You don’t need to pass math to be a good artist
By Robert Wesonga
| December 14th 2018
I have never had any problem with mathematics, but the subject has had plenty of problems with me.
For this, I have always refrained from blaming my teachers or the heat that often characterised some of the afternoons when the subject was taught.
I do not even blame the ventilation of the classrooms or the noise from the road nearby.
For a student who was above average all his academic life, the wrath vented on me by this subject is a mystery that has beaten all my mental calculations.
Rub off Math-phobia
Just before you accuse me of wanting to rub off my Math-phobia on others, my story is not unique.
On the contrary, mathematics still is the worst nightmare for many students.
This is about to be confirmed when this year’s Kenya Certificate of Secondary Education (KCSE) are announced.
Several years ago, in a general banter with friends, one of us shared his experience with Mathematics during his days in school.
He said that during the initial lessons of a new topic, he would always be top of his class.
This was because these first lessons required him to recall, define, state, explain and attempt calculations of very basic nature.
But his performance in the subject would make a turn for the worse as the content grew in complication.
Then he would slide down the slope to his normal performance, which both his teacher and classmates were familiar with.
In this banter, we agreed, that while I have a brain that is inclined towards words, Mathematics has a logic which requires that explanations be delivered in letters, symbols and formulae.
It is interesting to note that for the longest time our system has insisted that everyone has a head for mathematics.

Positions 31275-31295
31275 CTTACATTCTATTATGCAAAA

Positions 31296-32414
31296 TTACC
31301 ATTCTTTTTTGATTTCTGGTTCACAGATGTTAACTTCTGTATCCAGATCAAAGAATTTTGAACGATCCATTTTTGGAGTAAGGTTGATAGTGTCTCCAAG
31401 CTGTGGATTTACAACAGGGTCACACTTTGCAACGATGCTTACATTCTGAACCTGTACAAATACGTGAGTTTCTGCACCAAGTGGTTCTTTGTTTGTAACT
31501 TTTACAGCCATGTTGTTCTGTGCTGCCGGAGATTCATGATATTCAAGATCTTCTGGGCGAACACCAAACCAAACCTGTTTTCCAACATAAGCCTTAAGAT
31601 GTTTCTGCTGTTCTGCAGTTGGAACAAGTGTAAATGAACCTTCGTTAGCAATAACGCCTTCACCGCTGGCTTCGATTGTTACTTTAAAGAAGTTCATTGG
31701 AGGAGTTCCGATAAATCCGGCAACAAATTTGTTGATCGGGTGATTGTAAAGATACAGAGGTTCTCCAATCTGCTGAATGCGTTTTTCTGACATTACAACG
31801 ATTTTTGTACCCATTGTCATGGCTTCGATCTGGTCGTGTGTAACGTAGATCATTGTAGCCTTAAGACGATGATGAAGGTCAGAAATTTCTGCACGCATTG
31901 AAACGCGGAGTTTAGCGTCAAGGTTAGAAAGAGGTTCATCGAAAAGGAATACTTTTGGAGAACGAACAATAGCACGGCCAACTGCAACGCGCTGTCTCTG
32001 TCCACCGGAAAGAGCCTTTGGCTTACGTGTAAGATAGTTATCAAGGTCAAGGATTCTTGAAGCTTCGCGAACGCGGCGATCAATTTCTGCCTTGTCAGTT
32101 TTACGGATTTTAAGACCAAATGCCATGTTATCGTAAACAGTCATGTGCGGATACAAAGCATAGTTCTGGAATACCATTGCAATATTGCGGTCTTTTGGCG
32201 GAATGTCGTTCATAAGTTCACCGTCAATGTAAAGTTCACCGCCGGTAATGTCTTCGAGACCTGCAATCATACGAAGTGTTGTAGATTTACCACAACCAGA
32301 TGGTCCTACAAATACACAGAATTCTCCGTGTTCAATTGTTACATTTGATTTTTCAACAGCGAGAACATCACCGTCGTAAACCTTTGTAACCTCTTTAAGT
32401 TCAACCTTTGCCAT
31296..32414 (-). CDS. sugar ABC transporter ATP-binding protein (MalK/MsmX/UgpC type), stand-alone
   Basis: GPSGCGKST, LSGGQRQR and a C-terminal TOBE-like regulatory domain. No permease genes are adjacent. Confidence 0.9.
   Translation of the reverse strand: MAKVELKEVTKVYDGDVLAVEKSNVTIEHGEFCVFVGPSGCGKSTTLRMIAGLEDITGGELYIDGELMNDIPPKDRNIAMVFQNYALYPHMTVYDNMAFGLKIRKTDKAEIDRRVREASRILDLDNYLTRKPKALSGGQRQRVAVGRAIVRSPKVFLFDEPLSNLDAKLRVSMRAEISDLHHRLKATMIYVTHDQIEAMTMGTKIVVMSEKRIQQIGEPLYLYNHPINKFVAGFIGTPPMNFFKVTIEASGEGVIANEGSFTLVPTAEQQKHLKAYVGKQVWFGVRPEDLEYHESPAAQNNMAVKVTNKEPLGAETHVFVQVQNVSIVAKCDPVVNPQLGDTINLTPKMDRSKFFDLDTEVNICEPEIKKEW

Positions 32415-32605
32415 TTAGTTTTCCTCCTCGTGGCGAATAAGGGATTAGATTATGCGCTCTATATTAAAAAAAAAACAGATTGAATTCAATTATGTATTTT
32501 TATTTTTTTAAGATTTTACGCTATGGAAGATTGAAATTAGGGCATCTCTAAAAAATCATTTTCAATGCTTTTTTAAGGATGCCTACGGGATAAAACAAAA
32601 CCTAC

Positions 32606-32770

This, when common knowledge suggests that human beings are created with different aptitudes.
But the system is not all to blame, for where it has tried to address this reality, the society has remained stubborn.
We are all aware that there was a review of the teaching and learning of mathematics with the introduction of options A and B.
The latter was supposed to be taught to students who were sure that they were not going to pursue Mathematics-related courses in colleges and universities.
Still, some schools, teachers and parents have felt that it is prestigious for their children to take option A.
In any case, who wants their child to be associated with intellectual humility when they send them out to go and compete and defeat others?
I have used the term “intellectual humility” to avoid using the other option- “stupidity.” We are all born with certain innate talents, which, once nurtured to desirable levels, produce excellence in human endeavors.
This is why we will often marvel at sublime football moves, or powerful runs on the track, and describe them as brilliant even when they are executed by those who did not do too well in academia.
We have gone on to lay blame on many things, ranging from unfavourable weather to bad teachers when the truth lies elsewhere.
The ability to handle various learning experiences is determined by the sum of factors in nature and nurture.
Simply stated, the way human beings are naturally wired and their early socialisation, to a very large extent, determines the amount and kind of knowledge that they are able to process, retain and put into practical application.
It is a good thing, therefore, the way in which proposed curriculum sets out to establish the various competencies in pupils to cultivate only what the mind of the child is inclined to do.
For just as the Eskimos have no use for refrigerators, so have runners no need of advanced knowledge in calculus to be able to run their course of the track.
Waste of funds
Similarly, it is a waste of public funds, and an inconvenience to the minds of learners to burden those who are inclined towards performing arts with tortuous and endless search for the value of “x”.
They do not need to discover the whereabouts of “x” to compose good music that will entertain the mathematicians and scientists as they ponder on inventions for the good of humanity.
So when KCSE results are finally released and the performance of your child in Mathematics turns out to be unimpressive, do not try to find out why.
You will be engaged in worthless mental calculations if you waste time questioning whether the teacher was well trained or hasten to blame the position of the subject on the timetable or the afternoon heat.
Some abilities are determined by nature, and not nurture.
Dr Wesonga is a lecturer at the University of Kabianga – Kericho [email protected]
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